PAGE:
Oregon City businesses, residents brace for restoration project - KPTV - FOX 12

Oregon City businesses, residents brace for restoration project

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Willamette Falls (KPTV) Willamette Falls (KPTV)

Half a million dollars will go toward a restoration project in Oregon City, thanks to Oregon lawmakers this week. These funds come after millions of dollars have already been committed to the Riverwalk project near Willamette Falls in Oregon City.

Yevette Kirwin’s business, Nebbiolo Wine Bar, has the music, the food, and of course the wine. But it also has a prime location — downtown Oregon City.

“We left our jobs and jumped in with both feet to build Nebbiolo. We’re family owned and operated," says Kirwin, “I’d like to see Oregon City get on the map.”

At the moment, Oregon City is on several planning and development maps. As the vision of the Willamette Falls Legacy Riverwalk Project unfolds.

“What they need to do, and hopefully they’re thinking about already, is that they need to tie into what’s already downtown, because we are the old Oregon City,” Kirwin explains.

Just down the street from her business— the roaring Willamette Falls.

Surrounded by the remnants of the old Blue Heron paper mill, the 22-acre site was purchased by a private buyer. It's the future setting of what many are hoping will be a major hub, lined with shops, restaurants, and hotels. At the center — the Riverwalk, designed to bring people face to face with the falls.

Over the last few years the project has gained support from the City of Oregon City, Clackamas County, Metro, and the state, garnering millions of dollars in funds.

It’s a place some locals consider a hidden treasure of metro area.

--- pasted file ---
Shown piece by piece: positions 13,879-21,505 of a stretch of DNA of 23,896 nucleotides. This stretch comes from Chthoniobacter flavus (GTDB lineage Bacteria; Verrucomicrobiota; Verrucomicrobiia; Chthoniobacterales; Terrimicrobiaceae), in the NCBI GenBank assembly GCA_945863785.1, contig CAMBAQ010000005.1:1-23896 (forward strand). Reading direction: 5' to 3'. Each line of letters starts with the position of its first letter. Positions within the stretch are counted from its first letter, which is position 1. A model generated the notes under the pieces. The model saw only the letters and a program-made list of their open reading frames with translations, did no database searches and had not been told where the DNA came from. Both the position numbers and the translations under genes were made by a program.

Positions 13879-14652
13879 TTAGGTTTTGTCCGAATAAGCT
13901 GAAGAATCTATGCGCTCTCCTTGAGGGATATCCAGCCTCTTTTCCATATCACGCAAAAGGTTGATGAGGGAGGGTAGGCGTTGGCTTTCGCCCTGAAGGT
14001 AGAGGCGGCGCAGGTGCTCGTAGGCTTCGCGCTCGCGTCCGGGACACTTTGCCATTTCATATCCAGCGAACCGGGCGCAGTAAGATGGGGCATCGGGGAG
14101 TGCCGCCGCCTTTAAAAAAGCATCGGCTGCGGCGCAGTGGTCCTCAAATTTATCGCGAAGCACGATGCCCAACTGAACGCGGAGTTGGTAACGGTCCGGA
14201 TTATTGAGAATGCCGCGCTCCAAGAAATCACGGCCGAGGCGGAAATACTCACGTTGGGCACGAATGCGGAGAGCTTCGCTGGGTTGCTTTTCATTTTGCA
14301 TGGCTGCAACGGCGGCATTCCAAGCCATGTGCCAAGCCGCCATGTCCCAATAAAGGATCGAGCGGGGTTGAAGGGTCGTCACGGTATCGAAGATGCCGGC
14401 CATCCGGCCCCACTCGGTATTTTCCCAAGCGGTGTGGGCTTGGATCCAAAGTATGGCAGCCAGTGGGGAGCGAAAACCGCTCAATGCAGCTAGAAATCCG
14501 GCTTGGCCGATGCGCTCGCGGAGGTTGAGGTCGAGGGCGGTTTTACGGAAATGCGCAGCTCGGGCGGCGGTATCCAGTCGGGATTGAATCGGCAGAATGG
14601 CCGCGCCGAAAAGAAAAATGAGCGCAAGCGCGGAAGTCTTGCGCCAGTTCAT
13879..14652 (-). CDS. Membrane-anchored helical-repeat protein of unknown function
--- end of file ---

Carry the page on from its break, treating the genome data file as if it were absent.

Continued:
“This is one of the best kept secrets. The second largest waterfall in the United States and nobody knows it’s there,” says Lee Kelly, local artist and longtime resident.

Kelly, spends most of his time in Oregon City,

“I came here in ’64,” Kelly recalls.

He says it’s important for people to know more about this historic area.

“Industry has kept people from having any access or knowledge of what’s going on down there since 1829,” Kelly tells us.

But he has a few concerns about the logistics of the restoration project.

“I’m really worried about the lack of funding. More entities need to step up,” Kelly says.

He also worries about the timing of the multi-million dollar project.

“[It will happen] in 50 years maybe, it’s certainly not going to happen in my lifetime,” Kelly explains.

Like many, Lee Kelly knows Oregon City needs some work. But he believes with a lot of planning, and even more funding, others will fall in love with OC just like he did.

“I’ve only gotten fond of Oregon City in the last few years, it’s never been high on my list (chuckles)"

As far as timing, the project is still a few years out. The master plan has been accepted, and now designers are working on the details. Construction is loosely scheduled to begin between 2018 and 2020.

For more information, visit: http://www.rediscoverthefalls.com/

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